The movie, about an academic who returns home to rural Oklahoma when he believes his twin brother has been murdered, was really well done.  Norton and Nelson create a fascinating world that is both fantastic and believable at the same time.  The film is hilarious, but also touching and surprising.  Very few films surprise me, and this story had more than one shocking moment that I never saw coming.  Norton is brilliant as both the tightly controlled professor Bill and charming pot dealer loser Brady.  Leaves of Grass is truly a special experience.

After the film Nelson and Norton did a q&a, and both were well spoken and kind.  After the movie let out, Edward Norton came up next to me in the hallway.  Now, I have to explain that I have been near celebrities before, both in public and professional settings, but I never approach them.  I feel that if an actor is just out and about, living their life, that they deserve their privacy.  Also, because of my previous size, I felt embarrassed to be seen, so I didn't seek attention.

Tonight, though, I approached Mr. Norton, shook his hand, told him that I have a great respect for his talent and that I thought he had made a wonderful film.  He was gracious and charming, and went on with his night.  This was really important to me for three reasons.  First of all, it's EDWARD NORTON!!!  Squee!!  Secondly, I was given the rare chance to express my appreciation to a film actor.  In theater productions, the actors give their all, and the audience gives back to them by appropriate responses during the performance and applause at the end.  The audience gets to thank the cast and crew for their hard work.  In film and television, that rarely happens.  I felt really good getting to give something back to an actor who had given a great performance.  Finally, I was excited because I stepped out of  my shell and didn't feel ashamed of myself.  I felt normal and not-at-all-freakish, which is a new feeling for me.

It was a really special night, that I hope is just a preview of the magic waiting for me this week.

Tuesday, March 11, 2008

I'm famous!

I was in a panel yesterday about how movie trailers are made, which was awesome. As I was waiting for the panel to begin when, no kidding, five different people said, "Oh, you're the interpreter from yesterday." (in the Jeffrey Tambor workshop.) It was insane. I have to admit, though, that I kind of liked it. :)

Sunday, March 09, 2008

I heart Jeffrey Tambor

By far the highlight of my week so far has been an acting workshop given by the amazing Jeffrey Tambor. He led two actors, Greta Gerwig and Kent Osborne, through a scene while demonstrating directing techniques. It was amazing. It felt like taking a year of film school in two hours. If I were in LA, I would definitely try to take a class from him at the Beverly Hills Playhouse. The best moment, by FAR, was when I actually talked to him! The girl next to me had asked him a question, but in a roundabout kind of way. He didn't understand what she was asking, so I restated her question. Jeffrey Tambor said that I used wonderful logic and had a beautiful mind. How awesome is that!?!?! I'll be high for a week off that. :)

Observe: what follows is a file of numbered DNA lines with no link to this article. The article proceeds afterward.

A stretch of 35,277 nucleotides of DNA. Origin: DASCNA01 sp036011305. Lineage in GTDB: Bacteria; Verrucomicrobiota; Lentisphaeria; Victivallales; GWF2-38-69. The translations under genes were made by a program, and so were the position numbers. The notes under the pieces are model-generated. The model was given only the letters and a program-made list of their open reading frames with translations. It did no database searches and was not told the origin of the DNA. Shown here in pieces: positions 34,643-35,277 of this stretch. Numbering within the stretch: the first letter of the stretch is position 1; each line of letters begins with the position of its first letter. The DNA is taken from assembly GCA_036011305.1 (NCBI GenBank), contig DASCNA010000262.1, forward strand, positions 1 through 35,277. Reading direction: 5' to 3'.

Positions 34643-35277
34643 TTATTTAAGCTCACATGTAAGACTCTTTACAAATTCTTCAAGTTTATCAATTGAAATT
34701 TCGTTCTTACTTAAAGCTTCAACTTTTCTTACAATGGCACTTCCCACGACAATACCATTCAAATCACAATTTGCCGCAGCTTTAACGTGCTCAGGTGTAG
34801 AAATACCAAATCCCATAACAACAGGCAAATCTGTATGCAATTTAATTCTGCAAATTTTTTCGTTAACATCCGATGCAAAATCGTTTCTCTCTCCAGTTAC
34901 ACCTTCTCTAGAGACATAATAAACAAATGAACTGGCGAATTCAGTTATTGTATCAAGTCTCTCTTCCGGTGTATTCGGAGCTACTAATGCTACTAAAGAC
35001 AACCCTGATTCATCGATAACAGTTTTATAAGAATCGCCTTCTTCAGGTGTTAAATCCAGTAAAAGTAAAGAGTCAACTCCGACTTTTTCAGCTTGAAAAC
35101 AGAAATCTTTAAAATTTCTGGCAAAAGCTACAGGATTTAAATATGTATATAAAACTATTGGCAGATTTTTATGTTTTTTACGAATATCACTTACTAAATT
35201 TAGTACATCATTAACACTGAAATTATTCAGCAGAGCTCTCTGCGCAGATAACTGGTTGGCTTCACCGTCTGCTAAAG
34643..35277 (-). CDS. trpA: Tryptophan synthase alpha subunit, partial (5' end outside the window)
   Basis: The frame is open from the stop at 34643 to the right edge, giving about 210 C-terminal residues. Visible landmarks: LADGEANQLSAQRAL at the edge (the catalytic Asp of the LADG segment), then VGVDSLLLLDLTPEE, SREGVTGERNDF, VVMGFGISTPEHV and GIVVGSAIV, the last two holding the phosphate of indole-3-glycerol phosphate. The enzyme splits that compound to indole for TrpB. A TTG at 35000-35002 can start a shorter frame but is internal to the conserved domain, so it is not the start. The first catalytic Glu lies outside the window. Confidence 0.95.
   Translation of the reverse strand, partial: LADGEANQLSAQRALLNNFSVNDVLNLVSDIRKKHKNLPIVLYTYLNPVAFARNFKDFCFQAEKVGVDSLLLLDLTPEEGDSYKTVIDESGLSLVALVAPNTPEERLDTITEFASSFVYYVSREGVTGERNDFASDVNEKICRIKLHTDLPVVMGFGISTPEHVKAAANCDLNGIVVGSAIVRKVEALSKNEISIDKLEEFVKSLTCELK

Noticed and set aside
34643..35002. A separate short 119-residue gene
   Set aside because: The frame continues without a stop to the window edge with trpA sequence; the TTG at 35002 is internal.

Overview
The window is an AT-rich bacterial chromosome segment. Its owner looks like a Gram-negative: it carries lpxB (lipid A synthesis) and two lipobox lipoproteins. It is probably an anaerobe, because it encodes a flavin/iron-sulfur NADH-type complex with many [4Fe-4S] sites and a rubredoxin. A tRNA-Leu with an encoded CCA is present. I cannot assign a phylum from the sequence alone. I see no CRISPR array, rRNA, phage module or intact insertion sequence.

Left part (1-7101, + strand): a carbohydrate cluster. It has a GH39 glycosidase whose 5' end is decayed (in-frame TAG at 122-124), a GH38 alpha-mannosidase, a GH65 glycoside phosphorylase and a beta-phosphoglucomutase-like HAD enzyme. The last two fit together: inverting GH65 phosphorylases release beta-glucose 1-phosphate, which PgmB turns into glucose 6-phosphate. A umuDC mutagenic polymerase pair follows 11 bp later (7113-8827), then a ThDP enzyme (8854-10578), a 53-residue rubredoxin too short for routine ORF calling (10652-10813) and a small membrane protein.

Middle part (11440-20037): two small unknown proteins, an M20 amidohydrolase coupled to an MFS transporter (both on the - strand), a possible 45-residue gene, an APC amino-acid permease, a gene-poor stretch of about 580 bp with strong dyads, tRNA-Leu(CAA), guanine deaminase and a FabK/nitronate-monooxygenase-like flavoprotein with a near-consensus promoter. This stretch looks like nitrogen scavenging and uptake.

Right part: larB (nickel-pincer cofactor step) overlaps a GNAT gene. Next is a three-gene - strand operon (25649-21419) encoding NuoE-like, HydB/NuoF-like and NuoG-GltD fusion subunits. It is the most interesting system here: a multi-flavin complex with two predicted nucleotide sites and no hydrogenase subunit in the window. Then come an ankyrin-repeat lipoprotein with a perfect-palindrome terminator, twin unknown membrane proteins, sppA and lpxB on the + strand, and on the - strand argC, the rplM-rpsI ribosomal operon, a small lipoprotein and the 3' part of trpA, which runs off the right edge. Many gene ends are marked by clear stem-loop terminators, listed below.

Harold and Kumar are my new buds (ha!-buds)

OK, so I've only seen parts of Harold and Kumar go to White Castle, and raunchy humor usually isn't my thing, but when given an opportunity to go to a panel with celebs, I jumped. The panel was made up of Jon Hurwitz and Hayden Schlossberg, creators of H&K, Neil Patrick Harris, Kal Penn, and John Cho. They were all charming and well spoken, and I may just have to join the church of NPK. (When you see the sequel, it will make total sense.) Later that night, I went to the world premiere of Harold & Kumar 2: Escape from Guantanamo Bay. The whole cast was there, and it was a really great crowd, so it was a riot. I laughed until my sides hurt. It was awesome!

Opening Night

With great excitement, I attended my very first film festival - South By Southwest 2008. The opening night film was 21, starring Kevin Spacey and Kate Bosworth. Well, actually the real star of the film is Jim Sturgess, a Brit who is absolutely adorable. The film is the story of a group of MIT students who made a fortune counting cards in Las Vegas that is based on the book Bringing Down the House by Ben Mezrich. The book focuses on (former) card counter Jeffrey Ma. The film was good, but the best part was a Q&A session following the film with Sturgess, Mezrich, and Ma. They were funny and entertaining. It was a really fun night.

Tuesday, January 22, 2008

Oscar Nominations Reactions

I was up early this morning, getting ready to go sub, so I got to see the Oscar noms live.

First of all, I'm so excited for Juno (my personal choice for best film of the year), and for Diablo Cody (nominated for her first film!!).

Not all all surprised at the love for No Country for Old Men and There Will Be Blood, although one day I hope the Academy will realize that dark and violent doesn't automatically equal good filmmaking. Very surprised at all the love for Michael Clayton, which critics loved, but didn't really find an audience.

BTW, where was the love for Into the Wild? And Hairspray?

Also very surprised at Cate Blanchett's nomination for Elizabeth: The Golden Age instead of Keira Knightley for Atonement.

As usual, there were a couple out of far left field - like Ruby Dee for American Gangster and Marion Cotillard for La Vie En Rose.

Also, as usual, there were a couple of nominations that seem to be based on a strong career, rather than the actual film, e.g. Philip Seymour Hoffman (who was phenomenal in Capote) for Charlie Wilson's War, Laura Linney for The Savages, and Tommy Lee Jones for In the Valley of Elah.

If only I ran the Oscars....